When we pray “our father” we also think of the many generations of Christ followers which have gone before. God was their father too. Actually, God is still their father! The dead don’t cease to be God’s children!

Third, when we pray “our father in heaven” we are reminded that we share something fundamentally important with all people, for God is the Father of all humankind. Faith is personal, but it does not not cut us off from the public. 

I once heard someone make a distinction between Genesis 3 and Genesis 1 Christians. If we are Genesis 3 Christians we tend to see people first-off as fallen, as having suffered the consequence of the Fall. We may not even see people at all, we may just see sinners. Genesis 1 Christians on the other hand see people, first-off as being created in the image of God, for relationship with God. In that sense all humans are children of God. Praying “our” father reminds us of that.

However, we may wonder about those times the Bible speaks of people as being alienated from God, or even enemies of God. Is that not evidence that not all people can be called “children of God,” that from the Christian perspective they cannot be considered part of one big family?

Imagine you can go back to the days of slavery in the Southern States. If you met a slave, would you say “slave is an appropriate term for you for that is what you are, this is where you belong,” or would you say “slave is a tragic term for you for you were created to be free. You were created for something better. Slave fits your current situation, but not your identity. You are not currently where you belong.” So too, with those who would live far from God. There are terms, like stranger, and enemy, which accurately describe their situation due to sin, but those terms are tragic. All people were created in the image of God, for relationship with God. He is calling them to come home. In his grace he is offering forgiveness and a new start through Jesus. They are his children, but children may end up living with zero relationship with their parents. This is tragic. Do our hearts break?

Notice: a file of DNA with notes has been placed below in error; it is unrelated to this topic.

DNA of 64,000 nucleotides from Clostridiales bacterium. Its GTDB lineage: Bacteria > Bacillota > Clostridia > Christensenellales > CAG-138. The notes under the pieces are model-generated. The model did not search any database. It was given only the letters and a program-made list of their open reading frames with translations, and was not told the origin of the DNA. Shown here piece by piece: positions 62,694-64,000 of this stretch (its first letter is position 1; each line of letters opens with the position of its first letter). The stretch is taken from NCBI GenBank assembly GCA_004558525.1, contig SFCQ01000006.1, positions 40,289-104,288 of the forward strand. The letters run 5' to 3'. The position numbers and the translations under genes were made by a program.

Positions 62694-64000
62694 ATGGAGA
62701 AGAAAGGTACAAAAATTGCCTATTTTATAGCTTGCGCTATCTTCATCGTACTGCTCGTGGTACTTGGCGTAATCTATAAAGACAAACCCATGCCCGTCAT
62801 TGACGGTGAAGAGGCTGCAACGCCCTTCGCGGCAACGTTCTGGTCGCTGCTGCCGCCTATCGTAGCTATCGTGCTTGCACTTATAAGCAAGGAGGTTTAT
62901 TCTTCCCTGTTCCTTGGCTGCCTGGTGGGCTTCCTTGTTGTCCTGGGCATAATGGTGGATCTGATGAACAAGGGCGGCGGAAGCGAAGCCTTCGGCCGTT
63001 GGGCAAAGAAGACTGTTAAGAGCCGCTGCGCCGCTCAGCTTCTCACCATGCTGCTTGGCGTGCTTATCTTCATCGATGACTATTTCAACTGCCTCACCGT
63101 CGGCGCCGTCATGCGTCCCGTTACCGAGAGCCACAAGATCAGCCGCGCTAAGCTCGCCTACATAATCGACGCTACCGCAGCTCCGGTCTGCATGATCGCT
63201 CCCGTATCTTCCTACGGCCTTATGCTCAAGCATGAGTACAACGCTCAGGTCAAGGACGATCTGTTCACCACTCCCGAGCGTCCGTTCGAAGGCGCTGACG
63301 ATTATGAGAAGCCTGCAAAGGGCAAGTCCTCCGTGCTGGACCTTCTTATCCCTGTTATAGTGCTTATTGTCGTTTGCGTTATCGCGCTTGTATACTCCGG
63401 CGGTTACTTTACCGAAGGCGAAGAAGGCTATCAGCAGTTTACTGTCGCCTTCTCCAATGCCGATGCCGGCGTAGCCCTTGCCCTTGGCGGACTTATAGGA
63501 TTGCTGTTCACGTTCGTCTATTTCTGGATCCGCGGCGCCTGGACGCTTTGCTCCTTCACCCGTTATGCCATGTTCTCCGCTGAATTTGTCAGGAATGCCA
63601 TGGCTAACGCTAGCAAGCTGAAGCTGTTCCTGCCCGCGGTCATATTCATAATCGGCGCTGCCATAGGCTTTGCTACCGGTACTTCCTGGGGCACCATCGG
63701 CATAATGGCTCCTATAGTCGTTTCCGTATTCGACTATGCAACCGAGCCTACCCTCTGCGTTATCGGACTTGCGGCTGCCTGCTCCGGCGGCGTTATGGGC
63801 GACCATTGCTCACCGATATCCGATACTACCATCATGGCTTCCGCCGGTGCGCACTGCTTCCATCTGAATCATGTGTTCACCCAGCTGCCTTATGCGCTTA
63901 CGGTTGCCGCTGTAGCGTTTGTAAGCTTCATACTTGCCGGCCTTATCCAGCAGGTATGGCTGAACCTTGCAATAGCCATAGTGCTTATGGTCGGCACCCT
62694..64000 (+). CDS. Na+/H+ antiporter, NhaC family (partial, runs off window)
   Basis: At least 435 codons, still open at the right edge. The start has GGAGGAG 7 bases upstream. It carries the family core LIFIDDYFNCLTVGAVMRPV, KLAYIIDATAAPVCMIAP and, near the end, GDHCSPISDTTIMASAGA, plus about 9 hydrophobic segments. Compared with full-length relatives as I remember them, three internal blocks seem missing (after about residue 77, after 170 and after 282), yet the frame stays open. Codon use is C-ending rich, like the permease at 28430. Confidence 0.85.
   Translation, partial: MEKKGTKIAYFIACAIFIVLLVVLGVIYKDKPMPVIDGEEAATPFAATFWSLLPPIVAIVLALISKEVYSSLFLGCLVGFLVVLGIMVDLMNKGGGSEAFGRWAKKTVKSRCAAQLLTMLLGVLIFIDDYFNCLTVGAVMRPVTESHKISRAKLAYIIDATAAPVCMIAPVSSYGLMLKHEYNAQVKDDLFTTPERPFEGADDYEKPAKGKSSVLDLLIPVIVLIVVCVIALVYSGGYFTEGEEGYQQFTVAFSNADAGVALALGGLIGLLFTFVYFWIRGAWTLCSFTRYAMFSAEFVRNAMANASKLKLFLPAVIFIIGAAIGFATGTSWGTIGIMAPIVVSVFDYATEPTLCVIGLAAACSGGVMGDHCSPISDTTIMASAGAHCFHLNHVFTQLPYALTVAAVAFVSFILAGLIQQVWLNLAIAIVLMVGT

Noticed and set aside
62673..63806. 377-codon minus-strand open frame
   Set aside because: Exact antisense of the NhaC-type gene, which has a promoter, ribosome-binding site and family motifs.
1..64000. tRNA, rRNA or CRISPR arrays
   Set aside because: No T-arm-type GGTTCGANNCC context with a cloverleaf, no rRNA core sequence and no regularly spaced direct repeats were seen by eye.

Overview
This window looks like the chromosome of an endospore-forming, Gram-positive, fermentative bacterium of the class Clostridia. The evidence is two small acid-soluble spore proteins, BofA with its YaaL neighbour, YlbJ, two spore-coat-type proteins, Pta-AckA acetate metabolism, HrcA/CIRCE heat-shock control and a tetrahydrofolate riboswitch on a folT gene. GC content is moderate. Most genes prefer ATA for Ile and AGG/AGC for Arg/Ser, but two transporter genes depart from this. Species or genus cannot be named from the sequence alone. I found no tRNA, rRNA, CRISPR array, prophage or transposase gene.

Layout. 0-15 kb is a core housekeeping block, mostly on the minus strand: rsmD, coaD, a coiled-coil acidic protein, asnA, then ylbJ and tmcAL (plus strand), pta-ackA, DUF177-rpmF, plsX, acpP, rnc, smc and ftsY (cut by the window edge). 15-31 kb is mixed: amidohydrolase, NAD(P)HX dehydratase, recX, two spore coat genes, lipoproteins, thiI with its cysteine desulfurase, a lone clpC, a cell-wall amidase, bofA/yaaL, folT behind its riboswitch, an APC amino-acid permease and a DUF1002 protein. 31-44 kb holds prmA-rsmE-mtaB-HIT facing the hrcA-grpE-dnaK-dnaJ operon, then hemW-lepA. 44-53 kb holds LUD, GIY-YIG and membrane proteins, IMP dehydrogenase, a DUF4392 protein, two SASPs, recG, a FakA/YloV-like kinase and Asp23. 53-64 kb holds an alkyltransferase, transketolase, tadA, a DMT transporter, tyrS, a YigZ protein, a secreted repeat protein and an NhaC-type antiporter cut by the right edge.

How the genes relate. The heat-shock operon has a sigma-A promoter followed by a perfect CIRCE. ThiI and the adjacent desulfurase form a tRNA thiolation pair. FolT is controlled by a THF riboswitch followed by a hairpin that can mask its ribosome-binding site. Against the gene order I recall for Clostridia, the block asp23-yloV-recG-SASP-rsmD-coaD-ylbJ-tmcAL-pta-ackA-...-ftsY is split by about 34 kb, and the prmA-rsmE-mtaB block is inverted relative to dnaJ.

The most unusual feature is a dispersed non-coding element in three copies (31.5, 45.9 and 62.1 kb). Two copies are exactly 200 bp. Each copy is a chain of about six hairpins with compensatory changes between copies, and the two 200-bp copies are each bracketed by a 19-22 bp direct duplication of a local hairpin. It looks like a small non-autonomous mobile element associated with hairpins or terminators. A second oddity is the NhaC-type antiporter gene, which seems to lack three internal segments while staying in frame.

When we pray “our father” we are reminded that God is father to all humanity. We are reminded to have the same kind of love and longing for all people from all peoples as God has. Our hearts will break for those who are far, even as God’s does.

When we pray “our father” we are reminded that family dynamics are always changing. Every person we meet can potentially also desire to pray this prayer too someday. Those far from God can come home. Faith is personal, but it is not private. What we call “evangelism” is often seen as unethical in our day of privacy and individualism, however, evangelism is unavoidable when we pray “our father.” Our father desires that all His children come home. Given that we are family, we would love to see them come home too!

“I,” “me,” and “my” may show up a lot in our prayers and that is fine. Prayer is personal and we approach God as individuals. He relates to each of us on a personal and individual level. However, let us remember that Jesus taught us to pray addressing God as “our” father. Let that be a reminder that, 

  • God is a very real Someone that an entire faith community has experienced, and continues to experience.
  • we are part of a big family, in fact a huge and complicated family of faith.
  • We are part of an even bigger and even more complicated family, which includes even those who would rather not be in the family at all, whom God loves and is calling home. 

May we ever be mindful that God is not just “my father,” but “our father.”

(This reflection comes from an “online worship expression” which has replaced our regular church service due to COVID-19 precautions. You can also watch the reflection here.)

The video version of the Shrunk Sermon